Table 4 - Click to enlarge in new window Studies (

Risk of AEs

A subset of 24 studies (in 26 publications) reported risks related to AEs. The majority of these studies reported one specific AE, and one study reported on AEs generally. Studies focusing on the risk of specific AEs included: falls (six), medications (six), new visit to emergency room (three), pressure ulcers (three), infection (two), functional decline (one), injury (one) and malnourishment (one). Study designs included: descriptive (18), case control (three), cross-sectional (three) and observational cohort (one), with study samples ranging from 80 to 40279 participants. The specific AEs measured as outcomes were explicitly defined in only 14 of the 24 studies that assessed risk.

 

Although many risk factors were assessed and measured, only a few factors were measured more than once. The following lists only those risk factors that were mentioned twice or more: (i) inappropriate medication use - the number of medications (higher number of medications - higher risk) and age (Dalby et al.;32 Feldman et al.;33 Fialova et al.;34 Johnson et al.35); (ii) pressure ulcers - extent of immobility, extent of skin moisture or drainage, and the need for assistance with activities of daily living (Iizaka et al.;57 Bergquist and Frantz58); and (iii) new falls - medical instability, environmental hazards, age, male gender and history of previous falls (Leclerc et al.;76 Markle-Reid et al.;96 Byers et al.;66 Leclerc et al.;97 Scott et al.;67 Fletcher & Hirdes;98 Isberner et al.68).

 

Perspective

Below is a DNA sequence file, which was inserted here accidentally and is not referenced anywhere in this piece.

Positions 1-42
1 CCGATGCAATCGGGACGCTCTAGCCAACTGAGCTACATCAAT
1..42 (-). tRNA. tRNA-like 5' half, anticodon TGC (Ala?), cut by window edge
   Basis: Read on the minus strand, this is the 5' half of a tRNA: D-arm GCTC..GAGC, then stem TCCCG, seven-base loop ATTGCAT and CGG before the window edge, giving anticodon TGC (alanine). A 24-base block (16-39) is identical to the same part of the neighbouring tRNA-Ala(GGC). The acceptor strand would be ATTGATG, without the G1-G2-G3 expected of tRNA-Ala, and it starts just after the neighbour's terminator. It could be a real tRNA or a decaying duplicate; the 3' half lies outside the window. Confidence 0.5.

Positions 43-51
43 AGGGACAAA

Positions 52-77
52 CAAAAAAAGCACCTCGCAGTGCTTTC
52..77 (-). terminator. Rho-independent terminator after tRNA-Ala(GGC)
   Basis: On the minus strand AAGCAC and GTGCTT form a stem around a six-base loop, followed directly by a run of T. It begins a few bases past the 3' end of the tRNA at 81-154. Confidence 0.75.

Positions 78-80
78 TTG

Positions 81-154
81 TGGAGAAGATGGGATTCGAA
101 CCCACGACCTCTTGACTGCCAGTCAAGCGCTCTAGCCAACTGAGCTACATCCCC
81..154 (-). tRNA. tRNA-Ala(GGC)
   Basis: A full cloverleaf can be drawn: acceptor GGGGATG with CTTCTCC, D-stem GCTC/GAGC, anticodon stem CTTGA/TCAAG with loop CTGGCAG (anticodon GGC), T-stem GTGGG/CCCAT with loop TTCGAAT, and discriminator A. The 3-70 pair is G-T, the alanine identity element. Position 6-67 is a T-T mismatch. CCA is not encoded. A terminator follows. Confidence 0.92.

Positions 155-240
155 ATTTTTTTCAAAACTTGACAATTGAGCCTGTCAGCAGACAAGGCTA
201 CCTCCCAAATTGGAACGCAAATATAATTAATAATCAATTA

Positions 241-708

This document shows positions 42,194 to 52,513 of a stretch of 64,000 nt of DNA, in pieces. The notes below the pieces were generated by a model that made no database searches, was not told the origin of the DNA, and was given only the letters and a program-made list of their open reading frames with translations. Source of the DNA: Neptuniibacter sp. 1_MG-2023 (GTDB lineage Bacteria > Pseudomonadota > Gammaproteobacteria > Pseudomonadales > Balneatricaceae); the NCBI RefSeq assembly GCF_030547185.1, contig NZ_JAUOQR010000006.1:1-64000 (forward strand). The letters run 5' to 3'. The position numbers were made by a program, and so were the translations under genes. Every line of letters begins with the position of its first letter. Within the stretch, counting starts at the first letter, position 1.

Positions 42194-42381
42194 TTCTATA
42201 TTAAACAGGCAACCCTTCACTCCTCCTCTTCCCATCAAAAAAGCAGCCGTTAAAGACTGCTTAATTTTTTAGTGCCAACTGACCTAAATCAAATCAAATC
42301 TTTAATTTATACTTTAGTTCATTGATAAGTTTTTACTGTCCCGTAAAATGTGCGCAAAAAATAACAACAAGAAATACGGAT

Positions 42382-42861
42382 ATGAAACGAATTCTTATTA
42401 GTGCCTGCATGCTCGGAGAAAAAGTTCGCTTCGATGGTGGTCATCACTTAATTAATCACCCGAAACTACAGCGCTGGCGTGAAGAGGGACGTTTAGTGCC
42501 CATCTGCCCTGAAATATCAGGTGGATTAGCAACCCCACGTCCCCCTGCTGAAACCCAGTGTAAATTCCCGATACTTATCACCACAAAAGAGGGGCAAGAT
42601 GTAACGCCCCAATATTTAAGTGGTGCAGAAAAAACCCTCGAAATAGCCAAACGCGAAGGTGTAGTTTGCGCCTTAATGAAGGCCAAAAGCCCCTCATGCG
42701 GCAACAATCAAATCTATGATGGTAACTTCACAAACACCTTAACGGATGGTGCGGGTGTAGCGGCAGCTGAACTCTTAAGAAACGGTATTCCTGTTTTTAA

In scoping the literature on safety with home care, an interesting aspect is the particular perspective of healthcare providers and patients. Although more studies (n=8) focused on healthcare provider perspectives, three studies (in four publications10,13,94,95) examined AEs from the perspective of patients and their families. An important issue emerging from these studies was the recognition that patient safety was inextricably linked to the safety of family members, caregivers and providers.10,13 Furthermore, family and friends as caregivers placed a level of complexity upon the relationship that confounded the ability to recognise and respond to AEs such as abuse or neglect.94 Eight studies9,36,37,38,39,59,69,99 addressed AEs from the perspective of healthcare providers. Of this set, the study sample of four studies was nurses,36,38,39,99 two studies addressed nursing assistants and nurse aids,37,59 one study69 targeted physiotherapists, and one other study9 addressed nurses and a range of healthcare professionals including decision makers, administrative executives, case managers and physicians. AEs examined in these studies included medication errors (four studies); general AEs (two studies); falls (one study) and pressure ulcers (one study). Studies that focused on medication errors raised several issues, notably the importance of provider knowledge to ensure safe delivery of care,37 helping patients to take their medications as intended38 and the failure to receive drugs, usually because of high costs which were seen as a problem in rural communities.39